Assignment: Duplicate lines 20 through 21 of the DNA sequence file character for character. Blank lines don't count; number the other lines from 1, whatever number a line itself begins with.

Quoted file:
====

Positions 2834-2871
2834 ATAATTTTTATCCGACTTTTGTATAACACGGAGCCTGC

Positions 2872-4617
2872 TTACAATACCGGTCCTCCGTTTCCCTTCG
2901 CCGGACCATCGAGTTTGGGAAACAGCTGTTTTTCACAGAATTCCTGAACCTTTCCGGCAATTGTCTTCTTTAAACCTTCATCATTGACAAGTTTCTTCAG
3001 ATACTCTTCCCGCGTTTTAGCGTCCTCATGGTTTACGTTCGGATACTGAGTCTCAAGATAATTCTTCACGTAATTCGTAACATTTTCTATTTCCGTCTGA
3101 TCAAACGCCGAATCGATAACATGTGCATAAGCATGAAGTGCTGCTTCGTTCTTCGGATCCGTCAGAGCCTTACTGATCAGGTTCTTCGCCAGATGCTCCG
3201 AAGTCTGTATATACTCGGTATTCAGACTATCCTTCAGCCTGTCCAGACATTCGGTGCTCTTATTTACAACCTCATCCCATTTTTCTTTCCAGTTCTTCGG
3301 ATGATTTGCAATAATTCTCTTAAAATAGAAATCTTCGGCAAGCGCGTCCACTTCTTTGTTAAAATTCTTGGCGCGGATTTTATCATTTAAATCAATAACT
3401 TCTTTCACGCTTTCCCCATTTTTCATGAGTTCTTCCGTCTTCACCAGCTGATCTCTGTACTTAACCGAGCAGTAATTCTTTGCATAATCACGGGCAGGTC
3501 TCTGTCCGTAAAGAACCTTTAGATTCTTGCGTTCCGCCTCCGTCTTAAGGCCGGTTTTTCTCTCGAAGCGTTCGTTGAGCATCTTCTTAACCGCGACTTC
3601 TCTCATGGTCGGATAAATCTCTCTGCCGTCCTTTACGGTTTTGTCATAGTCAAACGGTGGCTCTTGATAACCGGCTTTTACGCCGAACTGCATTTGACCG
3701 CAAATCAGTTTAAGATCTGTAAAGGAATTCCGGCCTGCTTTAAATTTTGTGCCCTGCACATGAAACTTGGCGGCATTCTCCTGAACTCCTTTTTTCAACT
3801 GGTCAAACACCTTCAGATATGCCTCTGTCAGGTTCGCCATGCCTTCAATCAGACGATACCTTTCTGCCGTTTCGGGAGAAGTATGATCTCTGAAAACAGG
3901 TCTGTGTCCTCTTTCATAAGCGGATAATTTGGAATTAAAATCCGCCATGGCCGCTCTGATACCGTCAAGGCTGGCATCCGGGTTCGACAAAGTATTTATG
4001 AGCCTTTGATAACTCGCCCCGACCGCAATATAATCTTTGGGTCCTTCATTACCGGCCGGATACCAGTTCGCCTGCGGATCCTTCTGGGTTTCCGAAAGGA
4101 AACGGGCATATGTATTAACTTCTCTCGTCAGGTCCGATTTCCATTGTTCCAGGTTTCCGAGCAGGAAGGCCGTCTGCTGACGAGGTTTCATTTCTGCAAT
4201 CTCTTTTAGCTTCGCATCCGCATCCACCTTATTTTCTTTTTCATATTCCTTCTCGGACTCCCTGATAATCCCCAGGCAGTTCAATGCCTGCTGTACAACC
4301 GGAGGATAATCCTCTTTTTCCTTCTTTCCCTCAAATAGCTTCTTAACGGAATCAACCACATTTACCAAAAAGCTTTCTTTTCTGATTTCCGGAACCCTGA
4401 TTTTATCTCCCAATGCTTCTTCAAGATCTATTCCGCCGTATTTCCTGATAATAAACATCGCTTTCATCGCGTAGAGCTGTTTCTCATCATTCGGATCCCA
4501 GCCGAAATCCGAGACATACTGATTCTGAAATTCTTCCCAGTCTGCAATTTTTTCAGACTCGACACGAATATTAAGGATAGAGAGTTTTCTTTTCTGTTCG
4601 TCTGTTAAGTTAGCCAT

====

4401 TTTTATCTCCCAATGCTTCTTCAAGATCTATTCCGCCGTATTTCCTGATAATAAACATCGCTTTCATCGCGTAGAGCTGTTTCTCATCATTCGGATCCCA
4501 GCCGAAATCCGAGACATACTGATTCTGAAATTCTTCCCAGTCTGCAATTTTTTCAGACTCGACACGAATATTAAGGATAGAGAGTTTTCTTTTCTGTTCG